Saturday, April 20, 2024

Another set of Medibank customer data is exposed by hackers on the dark web.

Following its refusal to pay a ransom, Medibank confirmed on Thursday that the threat actors responsible for the devastating cyberattack have posted another data dump of information taken from its systems on the dark web.

“We are in the process of analyzing the data, but the data released appears to be the data we believed the criminal stole,” the Australian health insurer said.

“While our investigation continues there are currently no signs that financial or banking data has been taken. And the personal data stolen, in itself, is not sufficient to enable identity and financial fraud. The raw data we have analyzed today so far is incomplete and hard to understand.”

The disclosure comes over a month after the business disclosed that, as a result of a ransomware incident in October 2022, personal information belonging to about 9.7 million of its current and past customers was accessed.

Included in these are 5.1 million Medibank clients, 2.8 million ahm clients, and 1.8 million foreign clients. Health claims for around 160,000 Medibank clients, 300,000 ahm consumers, and 20,000 overseas customers could also be accessed.

The most recent dataset, which was uploaded as six ZIP archive files, contains information about health claims, though Medibank noted that much of the data is fragmented and hasn’t been integrated with client names and contact information.

The perpetrators of the attack are suspected to be located in Russia and connected to the REvil ransomware group, which staged a return earlier this May.

The development also coincides with the Office of the Australian Information Commission (OAIC) announcing an investigation into Medibank’s data handling practices in connection with the security incident.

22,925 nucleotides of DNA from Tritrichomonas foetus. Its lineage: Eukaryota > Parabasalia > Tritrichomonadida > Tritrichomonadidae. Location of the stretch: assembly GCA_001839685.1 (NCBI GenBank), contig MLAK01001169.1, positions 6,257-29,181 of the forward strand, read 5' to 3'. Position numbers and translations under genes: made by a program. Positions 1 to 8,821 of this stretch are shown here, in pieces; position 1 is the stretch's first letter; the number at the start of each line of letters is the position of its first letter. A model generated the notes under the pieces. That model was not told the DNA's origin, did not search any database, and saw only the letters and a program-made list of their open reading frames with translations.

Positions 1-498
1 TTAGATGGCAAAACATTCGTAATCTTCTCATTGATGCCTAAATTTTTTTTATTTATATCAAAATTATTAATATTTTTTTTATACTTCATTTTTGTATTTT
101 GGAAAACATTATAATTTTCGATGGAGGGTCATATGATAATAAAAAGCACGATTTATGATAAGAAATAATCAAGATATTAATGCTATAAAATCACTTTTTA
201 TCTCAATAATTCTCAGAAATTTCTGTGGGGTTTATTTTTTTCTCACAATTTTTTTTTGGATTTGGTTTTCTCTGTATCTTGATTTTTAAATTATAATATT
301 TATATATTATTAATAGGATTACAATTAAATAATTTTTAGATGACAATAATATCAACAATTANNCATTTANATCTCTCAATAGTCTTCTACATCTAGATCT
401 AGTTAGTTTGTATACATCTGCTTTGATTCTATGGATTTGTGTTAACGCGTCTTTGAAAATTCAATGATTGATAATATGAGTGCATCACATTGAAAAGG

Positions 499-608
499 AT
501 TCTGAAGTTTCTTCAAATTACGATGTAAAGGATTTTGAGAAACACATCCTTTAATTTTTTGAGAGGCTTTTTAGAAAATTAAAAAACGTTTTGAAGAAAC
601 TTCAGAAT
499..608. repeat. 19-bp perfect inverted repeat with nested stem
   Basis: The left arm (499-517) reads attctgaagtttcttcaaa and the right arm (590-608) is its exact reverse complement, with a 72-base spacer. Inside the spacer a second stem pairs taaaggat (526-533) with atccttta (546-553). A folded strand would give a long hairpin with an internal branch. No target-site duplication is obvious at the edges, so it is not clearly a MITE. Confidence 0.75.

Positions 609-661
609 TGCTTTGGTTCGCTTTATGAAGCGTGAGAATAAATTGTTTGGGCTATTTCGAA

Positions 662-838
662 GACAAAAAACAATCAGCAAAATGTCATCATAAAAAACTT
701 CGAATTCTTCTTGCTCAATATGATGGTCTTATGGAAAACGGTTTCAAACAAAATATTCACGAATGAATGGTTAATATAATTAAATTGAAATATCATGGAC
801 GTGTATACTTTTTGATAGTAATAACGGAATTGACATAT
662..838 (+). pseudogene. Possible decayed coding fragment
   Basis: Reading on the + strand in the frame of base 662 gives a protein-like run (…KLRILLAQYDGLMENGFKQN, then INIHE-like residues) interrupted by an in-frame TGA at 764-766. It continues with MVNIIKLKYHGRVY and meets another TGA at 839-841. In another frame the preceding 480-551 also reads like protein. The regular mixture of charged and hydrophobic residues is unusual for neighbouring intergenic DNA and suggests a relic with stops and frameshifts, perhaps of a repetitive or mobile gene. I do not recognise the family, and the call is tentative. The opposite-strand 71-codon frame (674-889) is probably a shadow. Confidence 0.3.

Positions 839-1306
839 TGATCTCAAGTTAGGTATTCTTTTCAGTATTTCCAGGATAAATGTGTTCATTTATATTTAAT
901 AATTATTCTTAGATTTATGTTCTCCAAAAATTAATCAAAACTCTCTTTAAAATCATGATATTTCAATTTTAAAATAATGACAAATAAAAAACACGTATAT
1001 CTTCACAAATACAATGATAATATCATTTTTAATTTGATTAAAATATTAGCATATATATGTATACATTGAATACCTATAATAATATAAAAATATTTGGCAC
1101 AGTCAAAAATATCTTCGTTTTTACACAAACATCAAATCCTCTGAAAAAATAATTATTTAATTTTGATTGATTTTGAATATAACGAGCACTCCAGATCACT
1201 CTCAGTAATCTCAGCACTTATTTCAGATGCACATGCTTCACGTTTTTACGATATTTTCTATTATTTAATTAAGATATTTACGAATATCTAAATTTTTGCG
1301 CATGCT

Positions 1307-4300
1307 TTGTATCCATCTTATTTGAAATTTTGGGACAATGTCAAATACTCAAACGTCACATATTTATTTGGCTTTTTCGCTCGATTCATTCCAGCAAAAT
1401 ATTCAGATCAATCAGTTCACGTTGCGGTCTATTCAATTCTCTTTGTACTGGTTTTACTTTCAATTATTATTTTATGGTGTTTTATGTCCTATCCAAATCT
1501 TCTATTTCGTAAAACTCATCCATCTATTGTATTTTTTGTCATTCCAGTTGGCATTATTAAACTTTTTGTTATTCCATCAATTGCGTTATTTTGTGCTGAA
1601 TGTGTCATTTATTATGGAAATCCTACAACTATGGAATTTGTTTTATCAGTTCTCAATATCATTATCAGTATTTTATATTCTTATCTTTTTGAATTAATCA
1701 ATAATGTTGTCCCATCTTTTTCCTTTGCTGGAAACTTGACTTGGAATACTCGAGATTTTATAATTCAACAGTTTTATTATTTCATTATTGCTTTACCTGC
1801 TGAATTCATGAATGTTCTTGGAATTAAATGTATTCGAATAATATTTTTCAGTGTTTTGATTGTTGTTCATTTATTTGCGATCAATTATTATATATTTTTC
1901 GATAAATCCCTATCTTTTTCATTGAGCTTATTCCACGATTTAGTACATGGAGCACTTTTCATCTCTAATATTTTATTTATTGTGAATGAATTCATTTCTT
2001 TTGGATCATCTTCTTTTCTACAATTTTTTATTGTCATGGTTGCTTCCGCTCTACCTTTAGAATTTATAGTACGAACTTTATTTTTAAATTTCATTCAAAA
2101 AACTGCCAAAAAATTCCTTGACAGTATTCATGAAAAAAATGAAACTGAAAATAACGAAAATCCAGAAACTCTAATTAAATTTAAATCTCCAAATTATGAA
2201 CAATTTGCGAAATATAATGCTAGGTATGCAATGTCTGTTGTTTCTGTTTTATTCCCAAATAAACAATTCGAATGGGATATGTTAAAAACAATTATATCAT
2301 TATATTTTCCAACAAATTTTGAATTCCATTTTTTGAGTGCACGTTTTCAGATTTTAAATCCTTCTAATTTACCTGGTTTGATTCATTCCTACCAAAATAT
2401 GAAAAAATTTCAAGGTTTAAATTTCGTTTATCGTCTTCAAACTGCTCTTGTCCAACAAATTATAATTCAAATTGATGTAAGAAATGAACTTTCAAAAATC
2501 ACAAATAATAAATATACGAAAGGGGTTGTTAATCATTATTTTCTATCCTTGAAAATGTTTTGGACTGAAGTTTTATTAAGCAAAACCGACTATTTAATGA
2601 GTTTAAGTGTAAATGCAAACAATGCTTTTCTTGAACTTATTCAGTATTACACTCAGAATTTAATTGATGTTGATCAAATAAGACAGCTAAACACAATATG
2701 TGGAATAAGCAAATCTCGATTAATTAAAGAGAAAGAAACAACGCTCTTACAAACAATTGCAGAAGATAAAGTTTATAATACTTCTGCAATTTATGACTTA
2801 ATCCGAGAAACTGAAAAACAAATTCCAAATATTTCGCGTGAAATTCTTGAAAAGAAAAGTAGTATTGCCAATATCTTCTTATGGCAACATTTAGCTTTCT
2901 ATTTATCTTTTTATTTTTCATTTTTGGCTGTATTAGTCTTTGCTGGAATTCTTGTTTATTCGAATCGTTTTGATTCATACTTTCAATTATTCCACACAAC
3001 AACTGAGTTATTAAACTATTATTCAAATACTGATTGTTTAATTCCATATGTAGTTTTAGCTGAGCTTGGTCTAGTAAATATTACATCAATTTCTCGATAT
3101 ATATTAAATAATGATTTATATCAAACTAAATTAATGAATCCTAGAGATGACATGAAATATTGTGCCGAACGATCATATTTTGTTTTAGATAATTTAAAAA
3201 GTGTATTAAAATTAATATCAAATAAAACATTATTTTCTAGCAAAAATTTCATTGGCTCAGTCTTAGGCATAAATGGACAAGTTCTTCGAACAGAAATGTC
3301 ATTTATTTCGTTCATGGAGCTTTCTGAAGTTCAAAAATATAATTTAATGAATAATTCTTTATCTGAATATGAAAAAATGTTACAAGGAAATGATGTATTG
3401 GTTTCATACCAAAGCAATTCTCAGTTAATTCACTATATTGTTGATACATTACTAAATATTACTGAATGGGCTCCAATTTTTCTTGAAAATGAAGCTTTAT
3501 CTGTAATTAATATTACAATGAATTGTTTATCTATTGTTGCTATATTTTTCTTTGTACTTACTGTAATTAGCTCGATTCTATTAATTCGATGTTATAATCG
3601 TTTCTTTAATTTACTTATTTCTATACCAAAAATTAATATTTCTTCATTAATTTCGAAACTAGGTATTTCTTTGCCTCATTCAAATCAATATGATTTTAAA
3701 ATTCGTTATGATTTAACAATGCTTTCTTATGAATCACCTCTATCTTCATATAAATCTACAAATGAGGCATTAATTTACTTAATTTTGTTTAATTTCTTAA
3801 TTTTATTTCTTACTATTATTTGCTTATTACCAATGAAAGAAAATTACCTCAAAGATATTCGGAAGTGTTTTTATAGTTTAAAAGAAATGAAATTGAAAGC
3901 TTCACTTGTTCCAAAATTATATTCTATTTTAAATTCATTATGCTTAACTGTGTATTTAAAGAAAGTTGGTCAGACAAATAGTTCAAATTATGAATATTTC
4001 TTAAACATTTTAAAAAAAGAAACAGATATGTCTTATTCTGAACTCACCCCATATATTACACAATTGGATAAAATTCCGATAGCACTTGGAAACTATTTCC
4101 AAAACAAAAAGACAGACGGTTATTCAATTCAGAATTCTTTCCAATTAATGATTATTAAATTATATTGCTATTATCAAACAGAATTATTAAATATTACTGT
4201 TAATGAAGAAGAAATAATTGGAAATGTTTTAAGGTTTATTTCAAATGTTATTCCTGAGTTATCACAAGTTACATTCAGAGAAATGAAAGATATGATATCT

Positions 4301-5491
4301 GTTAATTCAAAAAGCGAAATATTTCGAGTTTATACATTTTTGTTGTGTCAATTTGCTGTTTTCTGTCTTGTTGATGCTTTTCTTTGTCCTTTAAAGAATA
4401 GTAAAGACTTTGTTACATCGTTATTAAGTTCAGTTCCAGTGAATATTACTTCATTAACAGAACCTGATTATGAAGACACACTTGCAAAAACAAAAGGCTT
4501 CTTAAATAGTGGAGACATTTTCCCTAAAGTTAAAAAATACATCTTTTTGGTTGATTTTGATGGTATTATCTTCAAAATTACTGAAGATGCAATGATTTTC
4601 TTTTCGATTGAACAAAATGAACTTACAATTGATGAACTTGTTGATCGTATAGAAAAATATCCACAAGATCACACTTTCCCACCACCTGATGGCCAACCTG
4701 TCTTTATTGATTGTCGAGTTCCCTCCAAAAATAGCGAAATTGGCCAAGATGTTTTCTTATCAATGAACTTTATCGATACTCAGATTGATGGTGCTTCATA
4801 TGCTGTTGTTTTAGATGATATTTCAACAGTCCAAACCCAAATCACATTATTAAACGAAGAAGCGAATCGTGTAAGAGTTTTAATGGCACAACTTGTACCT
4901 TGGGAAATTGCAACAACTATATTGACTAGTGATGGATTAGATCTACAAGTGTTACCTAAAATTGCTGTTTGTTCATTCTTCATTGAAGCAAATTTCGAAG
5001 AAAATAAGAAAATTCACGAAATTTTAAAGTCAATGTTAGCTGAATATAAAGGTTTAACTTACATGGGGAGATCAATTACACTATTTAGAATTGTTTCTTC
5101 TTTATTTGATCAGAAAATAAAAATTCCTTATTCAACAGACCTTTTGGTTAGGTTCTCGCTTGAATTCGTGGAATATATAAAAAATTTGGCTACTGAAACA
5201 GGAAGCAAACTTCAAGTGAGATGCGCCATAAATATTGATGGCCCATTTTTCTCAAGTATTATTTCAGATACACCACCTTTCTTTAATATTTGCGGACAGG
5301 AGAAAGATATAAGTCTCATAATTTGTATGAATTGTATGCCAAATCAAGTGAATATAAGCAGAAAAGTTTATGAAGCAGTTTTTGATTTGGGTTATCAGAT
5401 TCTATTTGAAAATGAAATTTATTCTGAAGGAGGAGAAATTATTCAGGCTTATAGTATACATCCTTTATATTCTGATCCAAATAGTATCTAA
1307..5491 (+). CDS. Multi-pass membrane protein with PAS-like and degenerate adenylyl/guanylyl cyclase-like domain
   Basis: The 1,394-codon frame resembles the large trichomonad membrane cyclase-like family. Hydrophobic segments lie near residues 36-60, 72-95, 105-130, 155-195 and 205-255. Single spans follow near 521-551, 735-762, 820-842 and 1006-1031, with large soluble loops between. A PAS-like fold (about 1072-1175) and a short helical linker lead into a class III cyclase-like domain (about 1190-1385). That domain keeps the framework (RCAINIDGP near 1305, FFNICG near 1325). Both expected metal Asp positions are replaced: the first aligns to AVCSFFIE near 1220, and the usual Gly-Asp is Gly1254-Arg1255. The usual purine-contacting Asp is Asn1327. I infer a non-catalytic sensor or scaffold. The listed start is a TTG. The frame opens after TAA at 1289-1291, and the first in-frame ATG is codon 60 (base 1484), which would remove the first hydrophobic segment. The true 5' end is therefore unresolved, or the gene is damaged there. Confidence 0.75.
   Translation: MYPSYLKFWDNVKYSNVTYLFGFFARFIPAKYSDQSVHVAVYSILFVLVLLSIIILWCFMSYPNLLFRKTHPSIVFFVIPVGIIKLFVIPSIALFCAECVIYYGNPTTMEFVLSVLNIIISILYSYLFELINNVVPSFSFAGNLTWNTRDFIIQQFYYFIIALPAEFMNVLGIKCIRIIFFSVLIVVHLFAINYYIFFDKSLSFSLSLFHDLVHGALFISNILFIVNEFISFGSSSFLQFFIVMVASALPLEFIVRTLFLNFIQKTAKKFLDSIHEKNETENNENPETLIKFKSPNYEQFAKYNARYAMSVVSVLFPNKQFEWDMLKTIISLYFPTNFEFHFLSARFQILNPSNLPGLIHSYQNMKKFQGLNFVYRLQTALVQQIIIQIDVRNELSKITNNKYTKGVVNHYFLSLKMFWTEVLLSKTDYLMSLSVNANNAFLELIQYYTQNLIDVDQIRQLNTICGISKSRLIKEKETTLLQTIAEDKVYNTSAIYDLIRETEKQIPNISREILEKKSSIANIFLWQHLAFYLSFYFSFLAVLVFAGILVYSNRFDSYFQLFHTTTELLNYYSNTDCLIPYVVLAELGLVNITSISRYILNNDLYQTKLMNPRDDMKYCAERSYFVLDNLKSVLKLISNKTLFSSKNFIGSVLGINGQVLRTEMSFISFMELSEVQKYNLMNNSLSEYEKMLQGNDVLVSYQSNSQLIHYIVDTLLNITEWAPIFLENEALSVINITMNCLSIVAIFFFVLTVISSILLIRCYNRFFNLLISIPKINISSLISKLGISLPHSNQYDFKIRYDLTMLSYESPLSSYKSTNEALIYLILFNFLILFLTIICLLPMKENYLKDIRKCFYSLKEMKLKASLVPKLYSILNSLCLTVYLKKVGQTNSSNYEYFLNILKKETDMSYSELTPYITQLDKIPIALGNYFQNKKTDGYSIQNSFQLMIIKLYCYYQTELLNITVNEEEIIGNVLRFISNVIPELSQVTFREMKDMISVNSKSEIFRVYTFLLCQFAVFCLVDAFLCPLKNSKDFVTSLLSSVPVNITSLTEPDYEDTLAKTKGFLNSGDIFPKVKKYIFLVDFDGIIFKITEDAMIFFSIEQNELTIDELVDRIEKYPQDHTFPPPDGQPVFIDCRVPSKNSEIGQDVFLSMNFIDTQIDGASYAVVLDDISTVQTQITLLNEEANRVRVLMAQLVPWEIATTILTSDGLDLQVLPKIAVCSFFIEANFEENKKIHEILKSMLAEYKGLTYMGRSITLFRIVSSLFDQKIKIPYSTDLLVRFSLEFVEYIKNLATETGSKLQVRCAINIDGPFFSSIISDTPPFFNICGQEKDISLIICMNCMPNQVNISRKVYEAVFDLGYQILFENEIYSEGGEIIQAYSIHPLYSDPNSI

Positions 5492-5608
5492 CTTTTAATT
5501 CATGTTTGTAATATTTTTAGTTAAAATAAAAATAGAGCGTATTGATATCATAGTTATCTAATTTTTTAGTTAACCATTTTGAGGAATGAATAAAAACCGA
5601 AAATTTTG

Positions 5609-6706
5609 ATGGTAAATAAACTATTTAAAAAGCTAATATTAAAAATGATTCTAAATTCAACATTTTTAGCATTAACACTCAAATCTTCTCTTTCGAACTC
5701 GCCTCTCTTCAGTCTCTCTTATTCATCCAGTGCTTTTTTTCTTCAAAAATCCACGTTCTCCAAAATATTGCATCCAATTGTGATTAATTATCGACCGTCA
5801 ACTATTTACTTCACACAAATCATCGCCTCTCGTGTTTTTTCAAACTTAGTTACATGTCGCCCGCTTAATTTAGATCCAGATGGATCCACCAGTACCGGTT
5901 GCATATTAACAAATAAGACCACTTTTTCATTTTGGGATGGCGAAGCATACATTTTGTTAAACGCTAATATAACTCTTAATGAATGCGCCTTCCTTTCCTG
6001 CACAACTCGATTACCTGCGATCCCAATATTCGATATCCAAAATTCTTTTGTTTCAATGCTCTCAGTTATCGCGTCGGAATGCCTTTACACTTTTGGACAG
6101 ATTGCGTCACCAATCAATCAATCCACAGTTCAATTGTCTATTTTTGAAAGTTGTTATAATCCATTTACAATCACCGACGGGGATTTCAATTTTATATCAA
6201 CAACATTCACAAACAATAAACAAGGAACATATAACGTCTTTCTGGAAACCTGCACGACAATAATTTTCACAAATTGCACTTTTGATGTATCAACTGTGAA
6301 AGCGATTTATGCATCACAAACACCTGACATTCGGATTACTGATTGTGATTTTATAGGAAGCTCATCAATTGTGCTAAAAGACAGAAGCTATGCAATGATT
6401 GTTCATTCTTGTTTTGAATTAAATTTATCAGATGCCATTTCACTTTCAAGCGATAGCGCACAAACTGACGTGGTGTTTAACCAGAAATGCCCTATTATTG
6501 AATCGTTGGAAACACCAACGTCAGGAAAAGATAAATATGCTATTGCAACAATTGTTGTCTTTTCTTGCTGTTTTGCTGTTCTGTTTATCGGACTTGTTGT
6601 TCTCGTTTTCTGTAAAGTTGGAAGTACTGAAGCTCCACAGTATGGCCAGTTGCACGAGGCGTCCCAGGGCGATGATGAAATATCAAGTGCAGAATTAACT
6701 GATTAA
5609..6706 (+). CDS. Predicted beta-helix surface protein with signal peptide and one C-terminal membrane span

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The telecom behemoth Optus is already the subject of a similar investigation to see if the organisation “took reasonable efforts to secure the personal information they stored against misuse, interference, loss, unauthorised access, modification, or disclosure” after a breach in late September 2022.

The large-scale data breaches have also caused the Australian government to enact new legislation, which can result in businesses being fined up to AU$50 million for major or persistent data breaches.

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Steven Black (n0tst3)
Hello! I'm Steve, an independent security researcher, and analyst from Scotland, UK. I've had an avid interest in Computers, Technology and Security since my early teens. 20 years on, and, it's a whole lot more complicated... I've assisted Governments, Individuals and Organizations throughout the world. Including; US DOJ, NHS UK, GOV UK. I'll often reblog infosec-related articles that I find interesting. On the RiSec website, You'll also find a variety of write-ups, tutorials and much more!

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